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    Habitats serve a variety of functions on the North West Shelf (NWS). They support the life history stages of a diverse suite of tropical species including commercially harvested ones. In addition to natural disturbance regimes, habitats are altered in response to the sectoral uses, which in turn affects the distribution and life histories of species. Habitats thus serve as the nexus linking species with uses and natural disturbance, and different habitats serve different purposes at various stages of the life history of a species. A detailed understanding of habitats, at least at the structural level, is thus a prerequisite for a more comprehensive understanding of ecological structure and functions on the North West Shelf. This component of the North West Shelf Joint Environmental Management Study (NWSJEMS) aimed to collate and integrate data on habitats for the region of the North West Shelf extending from North West Cape to Port Hedland and from the coast to the 200 m isobath. The three main activities of the study were: Development of an integrated collection of information on habitats of the North West Shelf, including expert information; Application of the CSIRO Habitat Classification Framework to the data to determine the spatial nesting and structuring of habitat units on the North West Shelf; and Provision of the habitat structure classification for input into other models developed within NWSJEMS. This record describes data of key benthic marine ecosystems and habitats. These maps and descriptions of their component attributes were designed to assist the process modelling of the ecosystem and impacts of uses, as well as directly supporting planning and management by Western Australian agencies and industries.

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    In 2014, UniDive (The University of Queensland Underwater Club) conducted an ecological assessment of the Point Lookout Dive sites for comparison with similar surveys conducted in 2001 - the PLEA project. Involvement in the project was voluntary. Members of UniDive who were marine experts conducted training for other club members who had no, or limited, experience in identifying marine organisms and mapping habitats. Since the 2001 detailed baseline study, no similar seasonal survey has been conducted. The 2014 data is particularly important given that numerous changes have taken place in relation to the management of, and potential impacts on, these reef sites. In 2009, Moreton Bay Marine Park was re-zoned, and Flat Rock was converted to a marine national park zone (Green zone) with no fishing or anchoring. In 2012, four permanent moorings were installed at Flat Rock. Additionally, the entire area was exposed to the potential effects of the 2011 and 2013 Queensland floods, including flood plumes which carried large quantities of sediment into Moreton Bay and surrounding waters. The population of South East Queensland has increased from 2.49 million in 2001 to 3.18 million in 2011 (BITRE, 2013). This rapidly expanding coastal population has increased the frequency and intensity of both commercial and recreational activities around Point Lookout dive sites (EPA 2008). Habitats were mapped using a combination of towed GPS photo transects, aerial photography and expert knowledge. This data provides georeferenced information regarding the major features of each of the Point Lookout Dive Sites.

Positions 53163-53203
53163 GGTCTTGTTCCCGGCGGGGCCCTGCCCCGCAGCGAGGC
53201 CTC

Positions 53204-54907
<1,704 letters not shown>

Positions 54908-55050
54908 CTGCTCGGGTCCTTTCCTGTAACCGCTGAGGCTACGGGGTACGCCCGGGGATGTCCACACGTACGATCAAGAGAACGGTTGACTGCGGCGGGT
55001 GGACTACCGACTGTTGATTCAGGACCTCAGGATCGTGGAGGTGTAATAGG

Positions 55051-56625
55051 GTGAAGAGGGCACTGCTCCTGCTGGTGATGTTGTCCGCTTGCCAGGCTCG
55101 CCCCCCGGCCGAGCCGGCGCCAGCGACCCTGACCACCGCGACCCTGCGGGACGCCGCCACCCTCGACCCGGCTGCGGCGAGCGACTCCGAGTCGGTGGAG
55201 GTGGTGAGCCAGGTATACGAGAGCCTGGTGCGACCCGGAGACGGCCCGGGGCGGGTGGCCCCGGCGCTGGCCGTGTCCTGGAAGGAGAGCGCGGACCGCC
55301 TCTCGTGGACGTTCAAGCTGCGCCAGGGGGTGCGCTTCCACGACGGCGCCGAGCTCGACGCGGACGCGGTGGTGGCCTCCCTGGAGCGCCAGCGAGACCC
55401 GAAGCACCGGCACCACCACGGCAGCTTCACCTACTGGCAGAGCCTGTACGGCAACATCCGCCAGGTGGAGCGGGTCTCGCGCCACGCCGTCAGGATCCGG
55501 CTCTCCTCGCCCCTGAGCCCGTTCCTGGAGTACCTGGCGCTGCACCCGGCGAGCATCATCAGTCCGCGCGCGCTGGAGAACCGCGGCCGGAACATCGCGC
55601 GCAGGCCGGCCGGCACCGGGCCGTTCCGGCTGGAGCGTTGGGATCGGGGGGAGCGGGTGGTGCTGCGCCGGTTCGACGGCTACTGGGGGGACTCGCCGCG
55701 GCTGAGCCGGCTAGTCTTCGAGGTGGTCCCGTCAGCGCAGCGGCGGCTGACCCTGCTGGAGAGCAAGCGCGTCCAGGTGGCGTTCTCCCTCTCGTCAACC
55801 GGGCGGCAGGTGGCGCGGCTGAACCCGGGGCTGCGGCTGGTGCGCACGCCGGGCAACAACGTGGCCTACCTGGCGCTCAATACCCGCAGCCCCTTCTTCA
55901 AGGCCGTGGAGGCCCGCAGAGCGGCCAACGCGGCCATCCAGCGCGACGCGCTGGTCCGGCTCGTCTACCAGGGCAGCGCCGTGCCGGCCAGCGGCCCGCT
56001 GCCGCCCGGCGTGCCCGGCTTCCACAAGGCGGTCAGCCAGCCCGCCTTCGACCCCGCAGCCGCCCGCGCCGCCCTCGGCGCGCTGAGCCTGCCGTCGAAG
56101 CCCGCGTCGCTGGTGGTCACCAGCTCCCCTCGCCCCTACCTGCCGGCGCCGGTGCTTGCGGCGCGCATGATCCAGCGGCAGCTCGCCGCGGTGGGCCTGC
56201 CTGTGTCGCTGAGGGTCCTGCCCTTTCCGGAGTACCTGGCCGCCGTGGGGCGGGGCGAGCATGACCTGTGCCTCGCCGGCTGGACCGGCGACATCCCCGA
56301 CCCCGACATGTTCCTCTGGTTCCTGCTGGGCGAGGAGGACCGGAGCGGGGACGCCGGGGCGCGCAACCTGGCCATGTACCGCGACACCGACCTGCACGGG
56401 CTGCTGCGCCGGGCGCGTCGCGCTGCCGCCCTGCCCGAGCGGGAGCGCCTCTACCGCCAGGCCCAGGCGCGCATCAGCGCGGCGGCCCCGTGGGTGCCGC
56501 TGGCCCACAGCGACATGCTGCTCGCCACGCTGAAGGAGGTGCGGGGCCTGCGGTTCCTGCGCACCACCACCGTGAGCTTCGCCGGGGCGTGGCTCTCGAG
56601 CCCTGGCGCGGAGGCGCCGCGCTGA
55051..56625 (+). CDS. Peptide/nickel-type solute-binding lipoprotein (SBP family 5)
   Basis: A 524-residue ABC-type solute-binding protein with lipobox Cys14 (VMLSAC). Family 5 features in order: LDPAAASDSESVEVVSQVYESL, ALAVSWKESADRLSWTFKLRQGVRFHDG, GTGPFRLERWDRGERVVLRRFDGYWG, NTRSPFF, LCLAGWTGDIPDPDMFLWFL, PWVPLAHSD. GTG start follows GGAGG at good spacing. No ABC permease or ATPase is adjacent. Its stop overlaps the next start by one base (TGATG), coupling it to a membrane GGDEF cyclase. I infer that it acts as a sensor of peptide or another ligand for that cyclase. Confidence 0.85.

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    The spatial and temporal dynamics of seagrasses have been studied from the leaf to patch (100 m**2) scales. However, landscape scale (> 100 km**2) seagrass population dynamics are unresolved in seagrass ecology. Previous remote sensing approaches have lacked the temporal or spatial resolution, or ecologically appropriate mapping, to fully address this issue. This paper presents a robust, semi-automated object-based image analysis approach for mapping dominant seagrass species, percentage cover and above ground biomass using a time series of field data and coincident high spatial resolution satellite imagery. The study area was a 142 km**2 shallow, clear water seagrass habitat (the Eastern Banks, Moreton Bay, Australia). Nine data sets acquired between 2004 and 2013 were used to create seagrass species and percentage cover maps through the integration of seagrass photo transect field data, and atmospherically and geometrically corrected high spatial resolution satellite image data (WorldView-2, IKONOS and Quickbird-2) using an object based image analysis approach. Biomass maps were derived using empirical models trained with in-situ above ground biomass data per seagrass species. Maps and summary plots identified inter- and intra-annual variation of seagrass species composition, percentage cover level and above ground biomass. The methods provide a rigorous approach for field and image data collection and pre-processing, a semi-automated approach to extract seagrass species and cover maps and assess accuracy, and the subsequent empirical modelling of seagrass biomass. The resultant maps provide a fundamental data set for understanding landscape scale seagrass dynamics in a shallow water environment. Our findings provide proof of concept for the use of time-series analysis of remotely sensed seagrass products for use in seagrass ecology and management.